London is the latest city to host one of Janet Echelman's stunning net sculptures. Suspended 180 feet above Oxford Circus, the city's busiest intersections, the colorful floating form was inspired by 1.8 - "the length of time in microseconds that the earth’s day was shortened" as a result of Japan's devastating 2011 earthquake and tsunami.
"The sculpture’s form was inspired by data sets of the tsunami’s wave heights rippling across the entire Pacific Ocean," says the studio. "The artwork delves into content related to our complex interdependencies with larger cycles of time and our physical world. The sculpture’s net structure is a physical manifestation of interconnectedness – when any one element moves, every other element is affected."
"Lightweight and flexible, the sculpture is designed to travel to other cites around the world after its 2016 London premiere. It is constructed from technical fibers that are 15 times stronger than steel by weight, and custom color blends that Echelman combines with programmed colored light to create the final artwork.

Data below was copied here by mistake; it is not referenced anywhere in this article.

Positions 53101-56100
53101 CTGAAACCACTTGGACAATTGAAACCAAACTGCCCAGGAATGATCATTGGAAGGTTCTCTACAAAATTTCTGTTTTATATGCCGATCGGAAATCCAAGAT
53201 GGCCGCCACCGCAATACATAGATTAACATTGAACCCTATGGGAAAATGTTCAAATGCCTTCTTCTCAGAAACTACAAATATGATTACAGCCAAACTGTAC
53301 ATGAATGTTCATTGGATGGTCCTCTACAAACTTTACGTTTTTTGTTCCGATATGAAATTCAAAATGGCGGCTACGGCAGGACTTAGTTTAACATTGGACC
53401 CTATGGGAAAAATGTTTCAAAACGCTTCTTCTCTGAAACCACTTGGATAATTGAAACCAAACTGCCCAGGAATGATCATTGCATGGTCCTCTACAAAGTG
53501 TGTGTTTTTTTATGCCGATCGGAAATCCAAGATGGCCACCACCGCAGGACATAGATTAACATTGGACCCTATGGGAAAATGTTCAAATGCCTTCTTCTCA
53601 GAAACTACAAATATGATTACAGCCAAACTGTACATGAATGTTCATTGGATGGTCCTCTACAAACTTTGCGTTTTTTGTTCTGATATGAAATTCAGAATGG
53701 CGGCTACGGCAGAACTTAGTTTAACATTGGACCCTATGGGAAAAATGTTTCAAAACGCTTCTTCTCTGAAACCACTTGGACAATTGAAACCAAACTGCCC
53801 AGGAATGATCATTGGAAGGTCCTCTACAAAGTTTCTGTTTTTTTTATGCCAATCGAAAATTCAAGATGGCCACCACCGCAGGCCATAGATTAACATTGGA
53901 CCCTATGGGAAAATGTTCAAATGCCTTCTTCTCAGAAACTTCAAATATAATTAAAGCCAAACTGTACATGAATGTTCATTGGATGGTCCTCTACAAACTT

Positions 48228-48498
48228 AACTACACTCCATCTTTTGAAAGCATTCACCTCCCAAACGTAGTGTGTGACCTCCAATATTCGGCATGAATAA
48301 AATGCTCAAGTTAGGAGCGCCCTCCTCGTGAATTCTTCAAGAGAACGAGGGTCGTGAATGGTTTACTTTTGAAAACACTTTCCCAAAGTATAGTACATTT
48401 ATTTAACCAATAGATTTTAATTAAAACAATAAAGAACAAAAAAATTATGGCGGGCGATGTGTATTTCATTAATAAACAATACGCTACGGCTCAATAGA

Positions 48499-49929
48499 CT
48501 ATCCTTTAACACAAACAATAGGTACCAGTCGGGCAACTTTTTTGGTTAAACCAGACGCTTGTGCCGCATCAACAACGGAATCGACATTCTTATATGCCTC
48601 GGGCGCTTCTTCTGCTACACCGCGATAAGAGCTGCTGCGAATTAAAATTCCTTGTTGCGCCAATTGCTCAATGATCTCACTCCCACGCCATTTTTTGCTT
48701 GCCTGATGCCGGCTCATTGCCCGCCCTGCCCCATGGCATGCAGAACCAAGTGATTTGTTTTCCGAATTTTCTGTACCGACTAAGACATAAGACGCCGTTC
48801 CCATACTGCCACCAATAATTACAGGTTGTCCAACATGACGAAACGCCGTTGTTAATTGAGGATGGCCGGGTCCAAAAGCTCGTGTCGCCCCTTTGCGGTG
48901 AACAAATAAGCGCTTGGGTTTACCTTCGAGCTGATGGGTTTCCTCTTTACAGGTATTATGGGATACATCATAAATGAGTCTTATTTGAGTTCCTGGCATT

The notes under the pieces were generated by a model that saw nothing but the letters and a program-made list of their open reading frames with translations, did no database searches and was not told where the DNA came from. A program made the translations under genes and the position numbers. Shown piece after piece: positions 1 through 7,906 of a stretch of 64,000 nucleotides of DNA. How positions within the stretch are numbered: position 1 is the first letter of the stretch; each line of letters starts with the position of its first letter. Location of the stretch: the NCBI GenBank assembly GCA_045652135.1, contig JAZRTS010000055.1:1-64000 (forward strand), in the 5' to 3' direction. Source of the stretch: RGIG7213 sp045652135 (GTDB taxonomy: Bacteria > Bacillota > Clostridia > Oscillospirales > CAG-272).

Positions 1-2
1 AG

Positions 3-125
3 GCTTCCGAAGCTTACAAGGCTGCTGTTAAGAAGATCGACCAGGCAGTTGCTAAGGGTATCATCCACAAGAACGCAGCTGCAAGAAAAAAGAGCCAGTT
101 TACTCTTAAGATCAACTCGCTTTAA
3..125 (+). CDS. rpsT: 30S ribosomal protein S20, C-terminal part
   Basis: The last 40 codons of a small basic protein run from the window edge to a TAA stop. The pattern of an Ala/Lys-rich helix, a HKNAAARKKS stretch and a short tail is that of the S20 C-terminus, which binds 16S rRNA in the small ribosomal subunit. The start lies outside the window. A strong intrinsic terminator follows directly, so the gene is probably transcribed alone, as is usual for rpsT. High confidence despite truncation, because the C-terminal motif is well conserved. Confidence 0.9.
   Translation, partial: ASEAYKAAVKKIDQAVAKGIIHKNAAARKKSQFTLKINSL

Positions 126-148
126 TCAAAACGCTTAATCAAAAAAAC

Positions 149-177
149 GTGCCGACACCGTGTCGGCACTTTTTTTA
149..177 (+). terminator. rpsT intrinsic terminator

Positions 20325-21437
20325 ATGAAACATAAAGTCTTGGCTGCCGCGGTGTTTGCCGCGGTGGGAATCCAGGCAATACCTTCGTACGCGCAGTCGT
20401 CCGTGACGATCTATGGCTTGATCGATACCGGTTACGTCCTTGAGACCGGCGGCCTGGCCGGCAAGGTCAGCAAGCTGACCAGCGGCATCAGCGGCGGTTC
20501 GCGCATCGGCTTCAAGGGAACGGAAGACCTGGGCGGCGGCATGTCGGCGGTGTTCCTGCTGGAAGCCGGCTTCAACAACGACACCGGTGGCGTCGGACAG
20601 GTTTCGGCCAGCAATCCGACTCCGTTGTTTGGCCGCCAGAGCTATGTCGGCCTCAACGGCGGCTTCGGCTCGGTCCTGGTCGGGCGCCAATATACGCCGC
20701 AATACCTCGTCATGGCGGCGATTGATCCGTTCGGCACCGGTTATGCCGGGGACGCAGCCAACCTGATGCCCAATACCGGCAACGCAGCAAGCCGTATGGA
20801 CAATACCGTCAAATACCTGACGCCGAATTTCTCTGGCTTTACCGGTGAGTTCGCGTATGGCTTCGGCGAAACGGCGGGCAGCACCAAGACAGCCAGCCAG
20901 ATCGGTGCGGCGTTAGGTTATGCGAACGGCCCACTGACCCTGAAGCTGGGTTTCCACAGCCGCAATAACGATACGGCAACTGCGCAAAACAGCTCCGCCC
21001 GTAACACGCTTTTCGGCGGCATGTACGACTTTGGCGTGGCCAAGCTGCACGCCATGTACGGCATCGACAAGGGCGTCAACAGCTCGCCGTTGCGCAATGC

"The artwork invites you to pause amid the bustle and commotion, offering a chance to gaze skyward and contemplate a physical manifestation of the interconnectedness surrounding us."
Onlookers are invited to interact with 1.8 by using their smartphones to alter the colors and patterns being projected onto the installation. "These patterns are projected onto the monumental surface of the sculpture, and proceed to interact with one another, creating ripple effects for all to see," adds Echelman.